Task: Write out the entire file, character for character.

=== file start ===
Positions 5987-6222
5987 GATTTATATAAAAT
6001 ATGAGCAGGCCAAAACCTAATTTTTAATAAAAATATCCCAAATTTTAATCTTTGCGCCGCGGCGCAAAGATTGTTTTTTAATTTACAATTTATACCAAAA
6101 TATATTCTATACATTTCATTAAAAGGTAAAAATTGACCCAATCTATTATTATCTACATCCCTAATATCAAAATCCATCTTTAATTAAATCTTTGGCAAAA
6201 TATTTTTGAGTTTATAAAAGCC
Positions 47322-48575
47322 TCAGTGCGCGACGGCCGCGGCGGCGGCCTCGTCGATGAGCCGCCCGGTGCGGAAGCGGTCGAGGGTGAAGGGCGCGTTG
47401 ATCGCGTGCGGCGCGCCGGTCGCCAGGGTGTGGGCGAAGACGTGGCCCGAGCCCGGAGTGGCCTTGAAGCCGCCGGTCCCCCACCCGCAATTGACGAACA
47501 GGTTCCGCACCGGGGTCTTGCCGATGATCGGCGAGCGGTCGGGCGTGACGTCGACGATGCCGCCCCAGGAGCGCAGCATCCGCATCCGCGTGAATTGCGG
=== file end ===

Positions 5987-6222
5987 GATTTATATAAAAT
6001 ATGAGCAGGCCAAAACCTAATTTTTAATAAAAATATCCCAAATTTTAATCTTTGCGCCGCGGCGCAAAGATTGTTTTTTAATTTACAATTTATACCAAAA
6101 TATATTCTATACATTTCATTAAAAGGTAAAAATTGACCCAATCTATTATTATCTACATCCCTAATATCAAAATCCATCTTTAATTAAATCTTTGGCAAAA
6201 TATTTTTGAGTTTATAAAAGCC
Positions 47322-48575
47322 TCAGTGCGCGACGGCCGCGGCGGCGGCCTCGTCGATGAGCCGCCCGGTGCGGAAGCGGTCGAGGGTGAAGGGCGCGTTG
47401 ATCGCGTGCGGCGCGCCGGTCGCCAGGGTGTGGGCGAAGACGTGGCCCGAGCCCGGAGTGGCCTTGAAGCCGCCGGTCCCCCACCCGCAATTGACGAACA
47501 GGTTCCGCACCGGGGTCTTGCCGATGATCGGCGAGCGGTCGGGCGTGACGTCGACGATGCCGCCCCAGGAGCGCAGCATCCGCATCCGCGTGAATTGCGG